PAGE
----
By Loraine Ritchey
Laudable and Lamentable Part One by Loraine Ritchey
To critique or not to critique that is the question! As the deadline for submission comes due, I start to form a column in my mind. This was precisely the part of the process I found myself going through this week. I decided that it was probably time for the "laudable" and "lamentable" column, the ying and the yang of Highland Dancing. When I was not involved in dance, soccer and advocacy I used to tread the boards and produce those that tread the boards. Theatre was and is a wonderful and productive part of my life so it was with disappointment I read a published "blog" on one of our local community theatres website links from a individual, a member of the theatre company, who "critiqued" the current production in such a way that was harmful, hurtful and with no regard to the many people who volunteered their time talent and expertise to give back to the community, worthwhile productions. The critique served no useful purpose except to defame .I attended to the performance of " School House Rock Live!" last evening and found the critique totally inaccurate and biased. Therefore, the critique was obviously a way of hitting out at individuals under the guise of "critique" and using that platform for self interest.
There is a responsibility shared by those that have access to "publishing" our comments and thoughts that hopefully a "critique" will be of a productive nature, an aid if you will, for the participants to see their performance or production from a different perspective. I rethought my column and decided that the "lamentable"needed qualification. To critique the critic has to bear in mind, in my opinion the following, are the services provided on a volunteer, semi professional or professional basis? An example being a review of a high school production does not carry the same weight of expertise criteria as that of a community theatre and by the same yard stick those who are "professional" or are paid to perform, judge or promote carry a greater responsibility to the audience and participants and are therefore open to a different level of critique. Bearing this in mind I present my "laudable and lamentable" column for 2004.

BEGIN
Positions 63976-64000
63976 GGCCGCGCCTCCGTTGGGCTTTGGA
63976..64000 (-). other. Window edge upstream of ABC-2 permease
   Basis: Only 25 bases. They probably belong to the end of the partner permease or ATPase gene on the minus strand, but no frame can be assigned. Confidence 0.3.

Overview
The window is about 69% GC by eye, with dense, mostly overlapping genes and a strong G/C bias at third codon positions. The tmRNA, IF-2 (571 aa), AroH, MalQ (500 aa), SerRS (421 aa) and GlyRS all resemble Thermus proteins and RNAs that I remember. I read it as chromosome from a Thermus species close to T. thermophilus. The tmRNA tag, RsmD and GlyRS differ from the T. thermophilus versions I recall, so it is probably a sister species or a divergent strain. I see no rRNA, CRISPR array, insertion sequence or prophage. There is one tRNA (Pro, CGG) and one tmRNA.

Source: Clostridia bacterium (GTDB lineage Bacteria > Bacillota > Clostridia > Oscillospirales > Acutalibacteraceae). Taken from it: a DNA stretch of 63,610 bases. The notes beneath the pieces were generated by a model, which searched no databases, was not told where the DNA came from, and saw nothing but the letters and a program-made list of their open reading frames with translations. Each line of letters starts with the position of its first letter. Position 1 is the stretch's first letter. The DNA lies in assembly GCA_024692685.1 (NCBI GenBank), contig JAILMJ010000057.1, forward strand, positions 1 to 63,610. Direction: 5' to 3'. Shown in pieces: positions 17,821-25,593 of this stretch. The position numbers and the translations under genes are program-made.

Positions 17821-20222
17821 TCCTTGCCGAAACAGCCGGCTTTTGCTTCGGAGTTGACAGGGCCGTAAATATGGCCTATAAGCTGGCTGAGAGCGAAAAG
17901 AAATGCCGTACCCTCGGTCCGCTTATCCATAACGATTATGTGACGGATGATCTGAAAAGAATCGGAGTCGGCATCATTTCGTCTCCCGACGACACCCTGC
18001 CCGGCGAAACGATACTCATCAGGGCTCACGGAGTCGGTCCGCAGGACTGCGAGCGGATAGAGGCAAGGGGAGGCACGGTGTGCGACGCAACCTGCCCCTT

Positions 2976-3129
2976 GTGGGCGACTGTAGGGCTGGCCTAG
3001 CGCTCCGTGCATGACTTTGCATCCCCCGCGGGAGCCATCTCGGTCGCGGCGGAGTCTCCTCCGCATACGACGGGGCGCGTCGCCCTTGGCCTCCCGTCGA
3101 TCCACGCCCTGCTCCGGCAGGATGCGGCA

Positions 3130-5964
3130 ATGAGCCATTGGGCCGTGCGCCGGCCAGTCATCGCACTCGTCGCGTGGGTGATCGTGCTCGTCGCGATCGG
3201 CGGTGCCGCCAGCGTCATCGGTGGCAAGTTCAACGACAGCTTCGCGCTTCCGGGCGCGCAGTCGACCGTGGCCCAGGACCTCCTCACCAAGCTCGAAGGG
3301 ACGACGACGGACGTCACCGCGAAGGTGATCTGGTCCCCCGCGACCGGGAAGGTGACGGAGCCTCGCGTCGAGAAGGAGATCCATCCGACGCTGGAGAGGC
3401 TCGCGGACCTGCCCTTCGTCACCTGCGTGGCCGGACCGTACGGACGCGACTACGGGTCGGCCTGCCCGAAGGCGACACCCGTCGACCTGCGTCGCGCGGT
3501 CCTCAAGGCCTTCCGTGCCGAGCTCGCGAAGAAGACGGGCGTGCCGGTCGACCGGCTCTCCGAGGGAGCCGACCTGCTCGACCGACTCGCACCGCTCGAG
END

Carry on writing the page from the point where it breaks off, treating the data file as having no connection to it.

The New Zealand Academy of Highland and National Dancing, (http://www.nzahnd.org.nz) an examination body that trains and qualifies highland dancers, teachers and judges .The Academy fosters and maintains the Highland and National dances brought to New Zealand by the Scottish Settlers. The efforts made by this organization to promote and continue to perform and keep alive the dances and steps of the dances of Scotland are laudable. The situation in New Zealand, which is dividing the dancing community, could very well see the demise of these dances. Those personages of the NZAHND who refuse to give way to losing their beloved dances and technique so that they can compete in SOBHD competitions deserve support from their own Piping and Dancing Association. The path NZAHND have chosen may not be the easiest but it is the "high road"!
Scottish Official Highland Dancing Association (SOHDA)(http://www.sohda.org.uk), Scotland shares the podium with NZ. This organization also has had a fight on their hands to keep alive the many dances and steps in their repertoire. Unfortunately, for Highland Dancing the situation worldwide is that only the dances that are being competed are the ones being taught. If dances aren't competed then they are rarely taught and so they eventually go the way of all things that are not exposed to life and sunlight, they fade away into memory. The SOHDA has been trying to keep alive these dances against apathy from games organizers, people involved in dance who carry baggage with them from yesteryear, the Scottish Arts Council, Scottish Traditions of Dance Trust and Cowal who are enabling this situation to continue. The situation in Scotland would have found most involved in the SOHDA situation with regard to restriction and being the under dog giving up and joining the larger organization with their restrictive practices. The fact that in the last year two of their most outspoken members "against" restriction, Victor Wesley and Gillian Whitelaw have indeed "crossed over" is definitely lamentable (more on that later). The members of the SOHDA who promote "open" dancing and choice definitely have earned this writers respect and regard due to their unselfish love of the dance form and determination to keep alive against the odds the dances of Scotland.
Mats Melin and Dannsa. (http://www.dannsa.com) This performing group has kept alive, not by competition, but by performing the dances of Scotland.Dannsa are the Highland based group of talented step-dancers Mats Melin, Frank McConnell, Caroline Reagh and Sandra Robertson.They perform their own unique arrangements. Frank McConnell's brand new quadrilles add excitement to the programme, which includes old Scotch reels. The group will be taking to the road again because as they tell "Dancer": "The enthusiastic, heartfelt response from previous years of performing in many small, vibrant Highland communities has inspired Dannsa to embark on their third tour. This will take in mainly the islands on the West coast. It just seems right to be performing in the places we do - we have all spent time both learning and teaching dance on the islands," said Caroline."We wanted to visit the islands we know have a reputation for good music, song and dance and to share what we do. There is a sense in being a part of the developing celebration of dance and music which has always been a part of the communities we visit." continued Frank.
To be continued…
As always for Questions and Comments, I can be reached at
Loraine Ritchey, 1127.W. 4th Street, Lorain, Ohio, 44052.